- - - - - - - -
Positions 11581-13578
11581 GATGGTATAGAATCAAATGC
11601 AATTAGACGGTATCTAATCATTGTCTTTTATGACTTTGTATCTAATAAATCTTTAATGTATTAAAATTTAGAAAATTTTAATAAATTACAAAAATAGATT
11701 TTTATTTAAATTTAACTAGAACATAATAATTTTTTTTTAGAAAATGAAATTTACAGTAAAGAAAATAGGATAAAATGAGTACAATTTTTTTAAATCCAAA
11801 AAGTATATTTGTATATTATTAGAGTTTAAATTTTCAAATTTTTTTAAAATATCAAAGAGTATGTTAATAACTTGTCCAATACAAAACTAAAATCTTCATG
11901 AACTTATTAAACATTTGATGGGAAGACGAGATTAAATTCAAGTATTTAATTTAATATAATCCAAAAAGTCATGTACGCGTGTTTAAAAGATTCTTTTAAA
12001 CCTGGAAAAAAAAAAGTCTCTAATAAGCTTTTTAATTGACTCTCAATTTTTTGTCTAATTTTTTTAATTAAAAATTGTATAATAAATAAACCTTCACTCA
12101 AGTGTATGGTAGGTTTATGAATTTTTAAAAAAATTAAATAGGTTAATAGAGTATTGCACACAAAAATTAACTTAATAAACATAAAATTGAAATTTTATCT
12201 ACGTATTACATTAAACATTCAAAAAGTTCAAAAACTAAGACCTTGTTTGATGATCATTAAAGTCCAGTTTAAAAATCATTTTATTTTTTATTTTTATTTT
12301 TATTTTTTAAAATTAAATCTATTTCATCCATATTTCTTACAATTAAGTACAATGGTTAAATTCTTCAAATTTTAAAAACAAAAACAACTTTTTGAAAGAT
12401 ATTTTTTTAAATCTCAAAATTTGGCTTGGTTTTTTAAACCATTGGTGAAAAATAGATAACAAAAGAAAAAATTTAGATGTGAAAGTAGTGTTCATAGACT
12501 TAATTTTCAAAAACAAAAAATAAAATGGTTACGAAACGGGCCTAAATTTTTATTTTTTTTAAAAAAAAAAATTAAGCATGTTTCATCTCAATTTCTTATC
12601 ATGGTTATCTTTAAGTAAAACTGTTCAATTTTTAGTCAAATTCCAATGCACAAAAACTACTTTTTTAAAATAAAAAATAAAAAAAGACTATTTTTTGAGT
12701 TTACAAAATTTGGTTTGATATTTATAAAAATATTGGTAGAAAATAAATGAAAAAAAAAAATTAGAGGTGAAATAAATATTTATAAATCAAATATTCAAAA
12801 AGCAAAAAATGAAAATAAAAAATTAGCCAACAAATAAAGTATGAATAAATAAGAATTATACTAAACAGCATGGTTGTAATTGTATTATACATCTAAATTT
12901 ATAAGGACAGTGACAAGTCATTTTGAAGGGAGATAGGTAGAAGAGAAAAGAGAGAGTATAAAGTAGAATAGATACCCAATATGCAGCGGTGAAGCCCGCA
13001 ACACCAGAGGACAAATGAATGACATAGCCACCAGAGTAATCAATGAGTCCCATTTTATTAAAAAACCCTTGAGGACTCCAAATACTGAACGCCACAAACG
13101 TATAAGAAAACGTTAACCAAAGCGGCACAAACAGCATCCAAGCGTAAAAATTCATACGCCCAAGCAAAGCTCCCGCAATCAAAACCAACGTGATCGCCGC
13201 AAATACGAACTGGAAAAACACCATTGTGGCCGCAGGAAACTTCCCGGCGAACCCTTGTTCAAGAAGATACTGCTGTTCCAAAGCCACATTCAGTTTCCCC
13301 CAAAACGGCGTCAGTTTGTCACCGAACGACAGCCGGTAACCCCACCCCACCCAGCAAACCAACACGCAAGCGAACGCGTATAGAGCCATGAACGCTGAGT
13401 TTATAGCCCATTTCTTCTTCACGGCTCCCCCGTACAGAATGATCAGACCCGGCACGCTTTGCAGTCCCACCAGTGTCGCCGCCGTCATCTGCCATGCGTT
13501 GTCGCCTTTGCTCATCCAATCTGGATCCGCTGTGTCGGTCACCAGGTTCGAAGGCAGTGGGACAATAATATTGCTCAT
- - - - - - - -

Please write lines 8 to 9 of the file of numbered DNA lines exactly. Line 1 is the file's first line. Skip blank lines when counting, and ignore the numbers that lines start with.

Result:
12101 AGTGTATGGTAGGTTTATGAATTTTTAAAAAAATTAAATAGGTTAATAGAGTATTGCACACAAAAATTAACTTAATAAACATAAAATTGAAATTTTATCT
12201 ACGTATTACATTAAACATTCAAAAAGTTCAAAAACTAAGACCTTGTTTGATGATCATTAAAGTCCAGTTTAAAAATCATTTTATTTTTTATTTTTATTTT